LONDON, March 4 (Reuters) - Investors rediscovered their risk appetite with a vengeance in the last week, as high-yield bond funds posted their biggest net inflow on record and government bond funds their highest outflow in four months, Bank of America Merrill Lynch said on Friday.
Investors poured a "monster" $5.8 billion into high yield funds in the week to March 2, BAML said, the most on record in nominal terms and the highest as a percentage of assets under management since July 2013.
They also pulled a net $2.4 billion from government and Treasury bond funds, the biggest outflow in 16 weeks, it said in its weekly flows report this week titled: "It's Back On in Credit".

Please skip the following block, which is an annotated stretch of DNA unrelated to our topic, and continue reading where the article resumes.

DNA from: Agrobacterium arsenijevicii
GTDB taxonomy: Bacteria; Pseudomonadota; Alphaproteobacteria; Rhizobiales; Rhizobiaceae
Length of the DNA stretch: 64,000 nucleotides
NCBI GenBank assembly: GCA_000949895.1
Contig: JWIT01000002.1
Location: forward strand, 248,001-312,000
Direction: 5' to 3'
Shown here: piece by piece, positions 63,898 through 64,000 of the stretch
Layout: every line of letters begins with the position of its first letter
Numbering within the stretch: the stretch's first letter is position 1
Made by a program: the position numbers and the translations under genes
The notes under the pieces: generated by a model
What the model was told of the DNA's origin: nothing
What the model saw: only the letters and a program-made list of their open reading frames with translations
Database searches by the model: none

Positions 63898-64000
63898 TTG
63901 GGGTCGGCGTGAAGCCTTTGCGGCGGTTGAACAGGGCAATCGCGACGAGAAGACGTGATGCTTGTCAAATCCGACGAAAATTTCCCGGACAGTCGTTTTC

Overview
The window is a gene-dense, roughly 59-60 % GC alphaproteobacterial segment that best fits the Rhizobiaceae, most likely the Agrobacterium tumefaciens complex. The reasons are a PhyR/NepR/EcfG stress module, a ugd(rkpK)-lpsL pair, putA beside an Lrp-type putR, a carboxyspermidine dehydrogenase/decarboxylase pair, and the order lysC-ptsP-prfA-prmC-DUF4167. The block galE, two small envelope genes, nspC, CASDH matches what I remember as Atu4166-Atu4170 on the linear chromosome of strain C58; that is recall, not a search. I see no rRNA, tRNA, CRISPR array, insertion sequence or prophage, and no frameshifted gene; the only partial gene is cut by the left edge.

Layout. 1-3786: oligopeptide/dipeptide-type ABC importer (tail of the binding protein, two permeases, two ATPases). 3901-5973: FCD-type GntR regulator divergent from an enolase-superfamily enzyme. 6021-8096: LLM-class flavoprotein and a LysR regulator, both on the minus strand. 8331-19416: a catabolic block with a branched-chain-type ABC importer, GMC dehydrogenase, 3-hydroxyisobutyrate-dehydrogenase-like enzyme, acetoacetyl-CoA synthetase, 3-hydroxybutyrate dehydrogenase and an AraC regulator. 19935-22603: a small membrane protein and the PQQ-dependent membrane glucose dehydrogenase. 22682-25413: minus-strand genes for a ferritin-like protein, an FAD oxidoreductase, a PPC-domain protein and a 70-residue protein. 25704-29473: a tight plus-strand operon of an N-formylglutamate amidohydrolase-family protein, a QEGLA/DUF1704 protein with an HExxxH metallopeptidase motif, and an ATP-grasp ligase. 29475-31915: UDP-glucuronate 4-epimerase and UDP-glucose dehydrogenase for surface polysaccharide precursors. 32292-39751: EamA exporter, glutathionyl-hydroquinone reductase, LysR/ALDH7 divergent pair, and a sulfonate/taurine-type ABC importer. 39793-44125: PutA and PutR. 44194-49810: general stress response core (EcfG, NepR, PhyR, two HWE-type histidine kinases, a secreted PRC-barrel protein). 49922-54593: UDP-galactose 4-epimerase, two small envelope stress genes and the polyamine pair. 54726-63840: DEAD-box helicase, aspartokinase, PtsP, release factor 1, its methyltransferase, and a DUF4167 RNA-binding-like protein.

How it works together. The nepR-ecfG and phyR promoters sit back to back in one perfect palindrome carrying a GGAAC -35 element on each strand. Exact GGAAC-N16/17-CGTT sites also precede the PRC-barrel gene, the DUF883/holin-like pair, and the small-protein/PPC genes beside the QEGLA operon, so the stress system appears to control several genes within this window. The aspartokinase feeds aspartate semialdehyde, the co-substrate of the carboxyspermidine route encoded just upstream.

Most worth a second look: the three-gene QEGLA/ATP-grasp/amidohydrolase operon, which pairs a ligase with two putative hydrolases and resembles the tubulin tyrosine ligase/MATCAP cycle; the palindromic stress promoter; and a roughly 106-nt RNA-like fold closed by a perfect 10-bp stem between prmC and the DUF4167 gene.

This "risk on" trend should peter out in the coming weeks, however, because monetary policy decisions from the European Central Bank, U.S. Federal Reserve and Bank of Japan are likely to fall short of market expectations.
"Complacency is creeping back in and we do not think policy makers will beat expectations - the ECB has the highest hurdle - thus the risk rally is likely to peter out in coming weeks," the bank's global strategy team led by Michael Hartnett said.
The hunt for yield wasn't as strong across other asset classes. Equity funds snapped an eight-week run of outflows but the net inflow of $200 million was small. Investors pulled $1.7 billion out of European equity funds, the fourth outflow in a row.
Gold funds attracted inflows for the fourth week in a row, bringing the four-week total up to $7.9 billion, the largest in seven years, said BAML. Gold is traditionally viewed as a safe haven from uncertainty. (Reporting by Jamie McGeever; Editing by Hugh Lawson)